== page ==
Study finds language a barrier to getting needed care
THURSDAY, Feb. 9, 2017 (HealthDay News) -- Language barriers may prevent some eligible U.S. patients from receiving a kidney transplant, a new study suggests.
Specifically, those who don't speak English may be less likely to complete the kidney transplant evaluation necessary for them to be placed on a waiting list for a kidney from a deceased donor.
For the study, researchers analyzed data from kidney failure patients across the United States. The investigators found that patients who lived in neighborhoods where more than 20 percent of households didn't speak English were 29 percent less likely to be on a kidney transplant waiting list than those in neighborhoods where less than 1 percent of households didn't speak English.
Although the study can't prove a cause-and-effect relationship, the researchers found the link between not speaking English and not being on a kidney transplant waiting list was strongest among Hispanic patients.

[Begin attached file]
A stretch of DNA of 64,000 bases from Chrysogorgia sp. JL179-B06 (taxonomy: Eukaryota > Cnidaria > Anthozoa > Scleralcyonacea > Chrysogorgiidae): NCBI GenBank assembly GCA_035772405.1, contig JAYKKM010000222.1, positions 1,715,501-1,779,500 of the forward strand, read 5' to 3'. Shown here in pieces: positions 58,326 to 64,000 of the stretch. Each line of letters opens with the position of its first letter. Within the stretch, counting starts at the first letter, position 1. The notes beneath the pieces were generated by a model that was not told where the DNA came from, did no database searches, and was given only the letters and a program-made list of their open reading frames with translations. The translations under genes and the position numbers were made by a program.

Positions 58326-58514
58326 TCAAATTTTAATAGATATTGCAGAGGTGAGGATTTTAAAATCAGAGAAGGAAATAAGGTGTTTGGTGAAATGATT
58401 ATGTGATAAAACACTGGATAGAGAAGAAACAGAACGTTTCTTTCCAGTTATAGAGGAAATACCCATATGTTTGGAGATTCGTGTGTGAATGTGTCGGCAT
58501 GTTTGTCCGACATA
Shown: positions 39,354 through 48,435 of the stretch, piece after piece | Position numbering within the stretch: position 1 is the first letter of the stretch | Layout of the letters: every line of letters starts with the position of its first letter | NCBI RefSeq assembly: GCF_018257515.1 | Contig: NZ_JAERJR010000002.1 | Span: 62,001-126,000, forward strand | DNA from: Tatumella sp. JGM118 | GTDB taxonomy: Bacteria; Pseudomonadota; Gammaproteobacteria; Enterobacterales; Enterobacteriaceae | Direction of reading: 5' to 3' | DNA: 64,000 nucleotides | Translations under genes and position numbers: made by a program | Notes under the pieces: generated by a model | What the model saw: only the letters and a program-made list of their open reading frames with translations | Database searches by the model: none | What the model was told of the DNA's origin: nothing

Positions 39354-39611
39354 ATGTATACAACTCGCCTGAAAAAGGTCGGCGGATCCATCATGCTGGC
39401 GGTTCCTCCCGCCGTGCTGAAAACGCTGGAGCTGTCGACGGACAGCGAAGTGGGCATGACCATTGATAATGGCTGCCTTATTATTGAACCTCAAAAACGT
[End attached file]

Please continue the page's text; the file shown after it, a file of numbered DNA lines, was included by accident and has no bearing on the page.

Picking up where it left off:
The research was published online Feb. 9 in the Clinical Journal of the American Society of Nephrology.
"Our data suggest that language barriers may limit an individual's ability to receive a kidney transplant," study co-leader Dr. Ed Huang, of Cedars-Sinai Medical Center, in Los Angeles, said in a journal news release.
Huang said the researchers recommend that patients who have limited English proficiency and need a kidney transplant use English-speaking patient advocates and interpreters during transplant clinic visits.
"Further, transplant centers and health care providers should actively address potential communication barriers when recommending testing for transplant evaluation," Huang added.
The U.S. National Institute of Diabetes and Digestive and Kidney Diseases has more on kidney transplantation.